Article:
This article recounts the FDA testing performed to create a drug facts label for the use of naloxone obtained through over-the-counter sales. The study involved structured interviews with 710 adults and adolescents, including many who use opioids and their family and friends.
Background The opioid crisis highlights the need to increase access to naloxone, possibly through regulatory approval for over-the-counter sales. To address industry-perceived barriers to such access, the Food and Drug Administration (FDA) developed a model drug facts label for such sales to assess whether consumers understood the key statements for safe and effective use.
Methods In this label-comprehension study, we conducted individual structured interviews with 710 adults and adolescents, including 430 adults who use opioids and their family and friends. Eight primary end points were developed to assess user comprehension of each of the key steps in the label. Each of these end points included a prespecified target threshold ranging from 80 to 90% that was evaluated through a comparison of the lower boundary of the 95% exact confidence interval.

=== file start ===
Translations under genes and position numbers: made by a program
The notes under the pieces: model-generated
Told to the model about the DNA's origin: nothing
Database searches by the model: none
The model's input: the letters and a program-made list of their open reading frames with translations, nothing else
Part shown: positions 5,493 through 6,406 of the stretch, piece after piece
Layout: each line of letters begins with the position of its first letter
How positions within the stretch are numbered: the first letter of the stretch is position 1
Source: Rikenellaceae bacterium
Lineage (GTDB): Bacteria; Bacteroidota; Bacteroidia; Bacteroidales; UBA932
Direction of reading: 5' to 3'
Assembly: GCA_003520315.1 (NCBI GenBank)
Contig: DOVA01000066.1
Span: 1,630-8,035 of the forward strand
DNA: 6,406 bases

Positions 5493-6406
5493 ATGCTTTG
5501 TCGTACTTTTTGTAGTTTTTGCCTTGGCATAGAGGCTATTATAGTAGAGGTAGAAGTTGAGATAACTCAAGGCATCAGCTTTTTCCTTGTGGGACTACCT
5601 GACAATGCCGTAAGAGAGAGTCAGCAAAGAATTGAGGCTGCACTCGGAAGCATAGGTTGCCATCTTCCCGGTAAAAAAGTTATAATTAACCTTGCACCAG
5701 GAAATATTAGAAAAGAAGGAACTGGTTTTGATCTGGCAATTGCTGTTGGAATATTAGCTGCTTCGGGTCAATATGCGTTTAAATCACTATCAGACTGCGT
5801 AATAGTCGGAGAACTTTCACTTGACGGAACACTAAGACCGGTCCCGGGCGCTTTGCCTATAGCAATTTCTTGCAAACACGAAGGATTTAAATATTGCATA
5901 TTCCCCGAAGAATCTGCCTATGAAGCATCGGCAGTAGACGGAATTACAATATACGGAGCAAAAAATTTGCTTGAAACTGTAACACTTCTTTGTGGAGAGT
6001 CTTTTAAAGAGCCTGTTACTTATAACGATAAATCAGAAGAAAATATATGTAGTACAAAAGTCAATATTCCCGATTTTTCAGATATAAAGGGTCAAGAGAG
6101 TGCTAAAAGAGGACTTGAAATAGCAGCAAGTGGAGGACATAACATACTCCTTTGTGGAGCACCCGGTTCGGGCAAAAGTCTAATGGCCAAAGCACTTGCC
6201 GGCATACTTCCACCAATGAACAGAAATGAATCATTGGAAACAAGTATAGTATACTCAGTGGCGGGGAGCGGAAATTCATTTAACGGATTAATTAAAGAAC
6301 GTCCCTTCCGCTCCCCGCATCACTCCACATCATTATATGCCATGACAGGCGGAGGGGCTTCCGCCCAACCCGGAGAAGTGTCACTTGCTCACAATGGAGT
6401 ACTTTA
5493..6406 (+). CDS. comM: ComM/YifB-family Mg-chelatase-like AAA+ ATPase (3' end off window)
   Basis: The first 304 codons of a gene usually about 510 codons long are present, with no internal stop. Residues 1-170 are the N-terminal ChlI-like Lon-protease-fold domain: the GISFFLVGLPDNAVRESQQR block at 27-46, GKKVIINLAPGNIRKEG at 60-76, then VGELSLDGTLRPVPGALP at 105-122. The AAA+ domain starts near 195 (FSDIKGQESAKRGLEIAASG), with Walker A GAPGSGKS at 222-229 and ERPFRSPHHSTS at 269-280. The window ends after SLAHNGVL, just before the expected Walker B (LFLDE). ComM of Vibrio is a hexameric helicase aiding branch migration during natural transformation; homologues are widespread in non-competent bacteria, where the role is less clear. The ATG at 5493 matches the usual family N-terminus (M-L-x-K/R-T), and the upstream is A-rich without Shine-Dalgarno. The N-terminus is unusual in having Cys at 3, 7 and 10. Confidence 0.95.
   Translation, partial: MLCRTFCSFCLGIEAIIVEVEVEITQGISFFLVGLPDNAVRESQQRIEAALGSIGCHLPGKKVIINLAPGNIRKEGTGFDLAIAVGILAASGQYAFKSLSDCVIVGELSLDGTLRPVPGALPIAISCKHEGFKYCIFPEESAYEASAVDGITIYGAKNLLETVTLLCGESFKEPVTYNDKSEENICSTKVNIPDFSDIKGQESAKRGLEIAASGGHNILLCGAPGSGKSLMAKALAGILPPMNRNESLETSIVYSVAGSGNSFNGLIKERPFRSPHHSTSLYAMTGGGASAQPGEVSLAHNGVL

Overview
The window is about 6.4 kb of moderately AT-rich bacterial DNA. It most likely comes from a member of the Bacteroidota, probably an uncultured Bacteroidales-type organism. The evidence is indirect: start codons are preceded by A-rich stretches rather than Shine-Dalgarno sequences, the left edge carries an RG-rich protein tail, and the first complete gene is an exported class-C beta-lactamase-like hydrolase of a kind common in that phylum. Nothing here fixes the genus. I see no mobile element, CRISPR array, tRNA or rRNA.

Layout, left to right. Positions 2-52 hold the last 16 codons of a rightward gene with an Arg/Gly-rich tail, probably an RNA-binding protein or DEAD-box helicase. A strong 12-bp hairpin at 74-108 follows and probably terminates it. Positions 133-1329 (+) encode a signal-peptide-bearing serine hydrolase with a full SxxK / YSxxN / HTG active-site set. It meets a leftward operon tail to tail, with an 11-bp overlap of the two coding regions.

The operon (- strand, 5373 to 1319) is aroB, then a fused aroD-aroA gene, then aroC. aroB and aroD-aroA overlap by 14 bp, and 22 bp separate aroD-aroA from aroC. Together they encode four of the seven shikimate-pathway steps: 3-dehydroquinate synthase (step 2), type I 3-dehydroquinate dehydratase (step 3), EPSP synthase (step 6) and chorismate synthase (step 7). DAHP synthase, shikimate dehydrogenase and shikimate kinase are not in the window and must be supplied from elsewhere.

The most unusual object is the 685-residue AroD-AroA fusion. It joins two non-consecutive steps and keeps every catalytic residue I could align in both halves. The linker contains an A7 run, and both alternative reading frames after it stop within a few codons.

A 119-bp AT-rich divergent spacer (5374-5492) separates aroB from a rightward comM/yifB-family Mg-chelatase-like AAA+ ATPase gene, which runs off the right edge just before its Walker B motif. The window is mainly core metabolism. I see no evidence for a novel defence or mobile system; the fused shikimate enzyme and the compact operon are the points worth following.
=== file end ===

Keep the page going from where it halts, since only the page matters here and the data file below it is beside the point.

Results The results for performance on six primary end points met or exceeded thresholds, including the steps "Check for a suspected overdose" (threshold, 85%; point estimate [PE], 95.8%; 95% confidence interval [CI], 94.0 to 97.1) and "Give the first dose" (threshold, 85%; PE, 98.2%; 95% CI, 96.9 to 99.0). The lower boundaries for four other primary end points ranged from 88.8 to 94.0%. One exception was comprehension of "Call 911 immediately," but this instruction closely approximated the target of 90% (PE, 90.3%; 95% CI, 87.9 to 92.4). Another exception was comprehension of the composite step of "Check, give, and call 911 immediately" (threshold, 85%; PE, 81.1%; 95% CI, 78.0 to 83.9).
Conclusions Consumers met thresholds for sufficient understanding of six of eight components of the instructions in the drug facts label for naloxone use and came close on two others. Overall, the FDA found that the model label was adequate for use in the development of a naloxone product intended for over-the-counter sales.